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Summary, June 2011 - November 2013

The purpose of our subproject "Award Systems" has been to identify different systems that inform consumers about the level of hygiene in food businesses within the Baltic region. Furthermore, we have mapped if there is the possibility for common criteria and a common platform for the countries in the project to communicate their results to the consumer.

We conducted a survey of consumers' ability to obtain information on how companies are living up to our common European legislation. We have investigated nine Baltic Sea countries, including Sweden and six countries in Europe. The countries around the Baltic Sea that we have looked at are Denmark, Germany, Finland, Poland, Kaliningrad, Estonia, Latvia, Lithuania and Sweden. Other countries in Europe that we have investigated are Belgium, Luxembourg, Austria, the Netherlands, Switzerland and Ireland.

Our survey shows that one country, Denmark, has come a long way in its efforts to publish the results of food inspections in the country. The level of hygiene, after the introduction of the publication of the inspection results, via an icon in the form of a "Smiley", increased substantially. The result is so good that Denmark now also introduced an “Elite Smiley”. This symbol is reserved for companies who have the very best results for four consecutive inspections.
We note that a number of countries in our neighborhood have systems that enable consumers to make informed choices regarding how well companies are living up to food law. The design of how to present results varies across countries. There is also a variation in the type of food businesses that are published and how to communicate the results to the consumer.

We also note that there is a lot of interest from consumer’s side to be able to get information about inspection results and on this basis to make informed choices. The benefits for producers and consumers are obvious. And most of all does the publication of the results that consumers can have confidence that the business meets the requirements of food law. It signals food safety at a high level.

In some countries such as Austria and the Netherlands are discussions about publishing to happen and how the publication of the results should look like. We can conclude that there is an interest from the authorities in these countries to make it more transparent to consumers in their choices.

In Germany, a nationally designed system has been developed, to publish results from food inspection, however, this has not yet been adopted in all states.

In Poland, there is currently no possibility to publish the results of food inspections. National legislation does not allow this.

In Sweden there is no common system for the publication of results. The municipalities that choose to make inspections public often have different systems for this. The consequence of this is that there are many different systems and criteria. This makes it slightly more difficult for the consumer to make informed choices. Some municipalities publish only those operations that voluntarily reports that it wants to participate in the publication and who meet the requirements to be assessed without deviations. Other municipalities publish all the results of the inspections, both those who have been assessed with deviation and those judged to be without deviation.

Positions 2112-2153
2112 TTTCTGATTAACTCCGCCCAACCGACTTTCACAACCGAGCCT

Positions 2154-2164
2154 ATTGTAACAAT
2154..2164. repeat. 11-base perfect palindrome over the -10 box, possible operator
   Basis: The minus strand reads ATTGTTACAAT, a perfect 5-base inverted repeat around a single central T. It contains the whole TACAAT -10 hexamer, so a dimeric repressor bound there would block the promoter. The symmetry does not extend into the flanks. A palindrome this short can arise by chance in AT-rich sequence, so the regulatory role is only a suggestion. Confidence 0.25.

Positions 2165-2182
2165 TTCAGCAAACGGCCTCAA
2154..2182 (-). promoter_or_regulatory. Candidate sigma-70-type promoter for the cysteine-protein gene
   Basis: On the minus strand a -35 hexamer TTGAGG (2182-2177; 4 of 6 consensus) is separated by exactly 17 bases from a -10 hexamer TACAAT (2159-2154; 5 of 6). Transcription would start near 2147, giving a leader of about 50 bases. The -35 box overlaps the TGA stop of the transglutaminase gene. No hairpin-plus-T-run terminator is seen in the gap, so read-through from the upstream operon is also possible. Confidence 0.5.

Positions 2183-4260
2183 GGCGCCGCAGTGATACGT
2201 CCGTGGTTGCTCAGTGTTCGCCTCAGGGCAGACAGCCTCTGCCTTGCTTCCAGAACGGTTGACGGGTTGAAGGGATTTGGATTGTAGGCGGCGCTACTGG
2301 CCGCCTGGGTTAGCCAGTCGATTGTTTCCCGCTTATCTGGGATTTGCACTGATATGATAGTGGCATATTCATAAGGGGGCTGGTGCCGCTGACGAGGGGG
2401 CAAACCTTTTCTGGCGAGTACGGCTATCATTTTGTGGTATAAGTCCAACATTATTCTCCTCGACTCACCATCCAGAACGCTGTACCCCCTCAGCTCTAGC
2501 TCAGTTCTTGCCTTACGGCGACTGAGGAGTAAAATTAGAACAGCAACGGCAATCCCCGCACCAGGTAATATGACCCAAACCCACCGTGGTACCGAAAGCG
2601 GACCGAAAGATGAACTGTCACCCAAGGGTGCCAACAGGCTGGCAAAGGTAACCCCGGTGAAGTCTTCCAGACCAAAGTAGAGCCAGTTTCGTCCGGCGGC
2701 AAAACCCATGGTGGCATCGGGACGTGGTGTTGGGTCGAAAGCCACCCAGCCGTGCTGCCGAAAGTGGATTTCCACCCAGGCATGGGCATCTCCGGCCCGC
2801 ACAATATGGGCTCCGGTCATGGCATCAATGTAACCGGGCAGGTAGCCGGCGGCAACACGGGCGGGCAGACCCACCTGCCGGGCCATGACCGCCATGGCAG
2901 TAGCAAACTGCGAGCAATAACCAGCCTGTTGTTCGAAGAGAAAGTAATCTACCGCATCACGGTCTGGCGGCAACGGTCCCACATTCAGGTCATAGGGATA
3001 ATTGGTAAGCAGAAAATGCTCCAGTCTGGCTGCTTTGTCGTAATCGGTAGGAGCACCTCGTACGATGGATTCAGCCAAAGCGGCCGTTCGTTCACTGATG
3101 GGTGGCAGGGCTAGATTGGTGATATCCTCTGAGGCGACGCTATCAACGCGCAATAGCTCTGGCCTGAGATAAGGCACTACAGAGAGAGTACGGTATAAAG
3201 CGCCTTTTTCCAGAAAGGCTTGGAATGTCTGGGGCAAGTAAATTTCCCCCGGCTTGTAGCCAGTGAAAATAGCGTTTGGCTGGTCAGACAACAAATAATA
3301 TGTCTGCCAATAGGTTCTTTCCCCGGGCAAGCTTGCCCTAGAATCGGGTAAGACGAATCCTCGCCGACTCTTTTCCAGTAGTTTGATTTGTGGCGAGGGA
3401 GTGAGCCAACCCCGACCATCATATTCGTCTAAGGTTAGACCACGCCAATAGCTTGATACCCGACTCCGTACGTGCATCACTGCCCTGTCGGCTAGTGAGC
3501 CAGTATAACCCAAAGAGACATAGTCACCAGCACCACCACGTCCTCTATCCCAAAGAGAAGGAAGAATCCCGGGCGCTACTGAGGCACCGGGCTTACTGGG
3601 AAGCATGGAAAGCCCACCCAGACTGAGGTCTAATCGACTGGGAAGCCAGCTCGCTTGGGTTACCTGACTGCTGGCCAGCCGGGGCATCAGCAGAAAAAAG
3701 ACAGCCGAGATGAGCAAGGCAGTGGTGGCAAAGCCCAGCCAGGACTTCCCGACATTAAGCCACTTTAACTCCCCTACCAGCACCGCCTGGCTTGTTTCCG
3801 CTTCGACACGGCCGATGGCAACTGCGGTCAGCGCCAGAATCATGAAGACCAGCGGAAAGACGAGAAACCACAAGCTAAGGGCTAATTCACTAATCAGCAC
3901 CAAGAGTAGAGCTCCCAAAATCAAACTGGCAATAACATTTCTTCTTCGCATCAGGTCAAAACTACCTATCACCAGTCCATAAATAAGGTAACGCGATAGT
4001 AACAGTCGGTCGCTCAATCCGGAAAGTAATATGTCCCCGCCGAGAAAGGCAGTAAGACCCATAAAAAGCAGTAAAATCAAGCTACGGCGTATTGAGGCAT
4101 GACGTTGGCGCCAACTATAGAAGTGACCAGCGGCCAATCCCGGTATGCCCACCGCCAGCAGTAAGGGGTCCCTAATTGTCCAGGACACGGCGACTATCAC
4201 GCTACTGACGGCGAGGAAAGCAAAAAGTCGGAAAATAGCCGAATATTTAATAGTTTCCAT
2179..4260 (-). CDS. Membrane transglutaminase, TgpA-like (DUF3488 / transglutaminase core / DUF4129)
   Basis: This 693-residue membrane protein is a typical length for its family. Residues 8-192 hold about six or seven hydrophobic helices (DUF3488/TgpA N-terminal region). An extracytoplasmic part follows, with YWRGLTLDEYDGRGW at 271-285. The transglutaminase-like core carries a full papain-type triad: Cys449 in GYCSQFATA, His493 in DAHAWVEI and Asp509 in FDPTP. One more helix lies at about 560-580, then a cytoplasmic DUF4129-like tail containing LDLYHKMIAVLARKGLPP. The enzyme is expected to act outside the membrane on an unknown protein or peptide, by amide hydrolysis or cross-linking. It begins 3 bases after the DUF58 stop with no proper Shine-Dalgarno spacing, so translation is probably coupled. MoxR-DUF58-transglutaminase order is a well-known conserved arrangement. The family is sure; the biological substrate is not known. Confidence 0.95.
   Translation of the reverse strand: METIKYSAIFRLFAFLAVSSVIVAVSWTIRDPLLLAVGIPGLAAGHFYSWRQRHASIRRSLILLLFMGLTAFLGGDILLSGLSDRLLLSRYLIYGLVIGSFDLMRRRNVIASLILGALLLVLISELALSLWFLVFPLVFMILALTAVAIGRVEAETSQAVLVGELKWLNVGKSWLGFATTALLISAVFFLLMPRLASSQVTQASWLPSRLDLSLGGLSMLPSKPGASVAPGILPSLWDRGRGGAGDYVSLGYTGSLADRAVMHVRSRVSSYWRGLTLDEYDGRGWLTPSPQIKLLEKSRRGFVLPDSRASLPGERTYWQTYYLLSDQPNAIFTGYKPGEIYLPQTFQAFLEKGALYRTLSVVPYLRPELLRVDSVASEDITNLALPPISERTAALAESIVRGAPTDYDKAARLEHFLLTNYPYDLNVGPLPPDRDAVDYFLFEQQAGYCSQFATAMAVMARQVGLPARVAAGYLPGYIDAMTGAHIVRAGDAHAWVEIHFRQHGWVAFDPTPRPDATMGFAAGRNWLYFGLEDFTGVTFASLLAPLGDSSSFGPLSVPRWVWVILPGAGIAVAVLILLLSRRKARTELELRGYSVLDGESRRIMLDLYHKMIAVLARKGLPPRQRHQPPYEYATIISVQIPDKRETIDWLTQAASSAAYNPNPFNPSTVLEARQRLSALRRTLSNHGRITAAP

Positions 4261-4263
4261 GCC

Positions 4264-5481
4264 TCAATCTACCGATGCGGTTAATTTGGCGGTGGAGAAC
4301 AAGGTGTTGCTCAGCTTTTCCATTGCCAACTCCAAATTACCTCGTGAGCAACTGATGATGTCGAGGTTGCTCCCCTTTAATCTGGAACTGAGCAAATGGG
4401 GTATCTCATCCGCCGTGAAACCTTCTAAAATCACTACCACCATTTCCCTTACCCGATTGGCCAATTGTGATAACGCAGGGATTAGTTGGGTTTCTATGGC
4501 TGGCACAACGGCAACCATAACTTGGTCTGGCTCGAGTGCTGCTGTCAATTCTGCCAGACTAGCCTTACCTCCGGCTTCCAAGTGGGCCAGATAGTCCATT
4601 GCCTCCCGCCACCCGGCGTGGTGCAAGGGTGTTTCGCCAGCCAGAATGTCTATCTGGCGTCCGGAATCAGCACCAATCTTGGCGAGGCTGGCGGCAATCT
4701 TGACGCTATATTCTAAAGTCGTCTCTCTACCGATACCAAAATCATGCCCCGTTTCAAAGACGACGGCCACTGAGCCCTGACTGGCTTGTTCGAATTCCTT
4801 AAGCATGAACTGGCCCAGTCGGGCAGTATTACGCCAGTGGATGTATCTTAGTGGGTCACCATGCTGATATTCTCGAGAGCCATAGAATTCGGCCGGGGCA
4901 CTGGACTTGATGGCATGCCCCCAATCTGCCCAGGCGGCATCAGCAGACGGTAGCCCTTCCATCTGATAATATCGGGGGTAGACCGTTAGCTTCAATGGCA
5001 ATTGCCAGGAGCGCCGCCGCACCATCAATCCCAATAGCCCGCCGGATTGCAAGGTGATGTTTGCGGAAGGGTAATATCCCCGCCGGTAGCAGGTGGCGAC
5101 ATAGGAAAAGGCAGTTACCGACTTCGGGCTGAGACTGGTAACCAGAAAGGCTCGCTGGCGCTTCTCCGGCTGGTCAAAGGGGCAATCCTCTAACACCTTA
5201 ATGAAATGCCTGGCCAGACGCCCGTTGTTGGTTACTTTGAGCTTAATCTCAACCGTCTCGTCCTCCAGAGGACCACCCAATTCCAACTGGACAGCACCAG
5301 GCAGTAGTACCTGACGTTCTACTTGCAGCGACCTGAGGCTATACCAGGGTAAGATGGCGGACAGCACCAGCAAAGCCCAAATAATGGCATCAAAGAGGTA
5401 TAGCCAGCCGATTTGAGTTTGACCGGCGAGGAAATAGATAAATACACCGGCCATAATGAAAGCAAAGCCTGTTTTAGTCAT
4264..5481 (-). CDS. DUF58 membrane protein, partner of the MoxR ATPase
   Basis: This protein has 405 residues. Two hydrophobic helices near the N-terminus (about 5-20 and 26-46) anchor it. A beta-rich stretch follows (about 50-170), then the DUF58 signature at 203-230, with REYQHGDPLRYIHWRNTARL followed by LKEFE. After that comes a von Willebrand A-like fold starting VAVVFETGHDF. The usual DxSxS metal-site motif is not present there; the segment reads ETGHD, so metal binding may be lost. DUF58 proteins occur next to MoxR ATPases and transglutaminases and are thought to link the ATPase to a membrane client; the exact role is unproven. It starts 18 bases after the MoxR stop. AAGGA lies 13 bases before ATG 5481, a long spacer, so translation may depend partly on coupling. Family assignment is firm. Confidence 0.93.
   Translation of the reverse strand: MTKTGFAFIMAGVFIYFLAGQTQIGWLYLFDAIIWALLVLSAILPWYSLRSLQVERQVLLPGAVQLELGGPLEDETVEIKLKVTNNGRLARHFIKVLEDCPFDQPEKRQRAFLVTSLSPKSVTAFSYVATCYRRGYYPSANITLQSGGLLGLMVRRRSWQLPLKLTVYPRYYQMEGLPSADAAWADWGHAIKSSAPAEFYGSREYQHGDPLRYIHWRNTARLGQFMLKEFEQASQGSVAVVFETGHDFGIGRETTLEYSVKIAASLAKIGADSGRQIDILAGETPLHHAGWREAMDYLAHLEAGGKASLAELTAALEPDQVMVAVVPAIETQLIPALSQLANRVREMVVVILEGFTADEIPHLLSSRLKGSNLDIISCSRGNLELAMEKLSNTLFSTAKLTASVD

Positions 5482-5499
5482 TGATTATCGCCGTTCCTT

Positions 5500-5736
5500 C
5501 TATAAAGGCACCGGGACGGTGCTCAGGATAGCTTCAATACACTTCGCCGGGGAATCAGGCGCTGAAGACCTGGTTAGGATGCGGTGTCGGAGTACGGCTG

Furthermore, we note that in the countries that have had systems for publishing inspection results, also health level / standard among enterprises have increased significantly.

Within the framework of our project, we have also discussed the possibility of possibly publish results from food inspections in Germany, Poland and Sweden.
Germany has developed a national system but this has not been adopted by all states yet. There is an ongoing political process to possibly implement the system in all of Germany. Berlin has developed a proprietary system that is used today in the city.
Poland currently has no system for publishing as it is currently not permitted under their laws.
Among the participating municipalities in Sweden, publishes a number of them their results today via the web and some with a sticker on the door of the company. Unfortunately, municipalities have different systems and criteria to publish results and this means that it becomes more difficult for the consumer to make informed choices.
Furthermore, we investigated whether there are opportunities for joint assessment criteria and a common website for the countries in the project to communicate their results to the consumer. Within the project Focus on Food, there is an opportunity for the participating municipalities at the project's website, link to the municipalities and regions that publish results of inspections. The project website will remain five years after project completion in November 2013.
One of the subprojects in Focus on Food, Activity No. 1, has developed common checklists that can be used during inspections. These checklists could act partly as a base for the assessment of food businesses, as well as a common basis for a publication of the results of the inspections. The possibility now exists to publish inspection results from the participating countries in the project, with common bases and assessment items.

last changed: 31.01.2014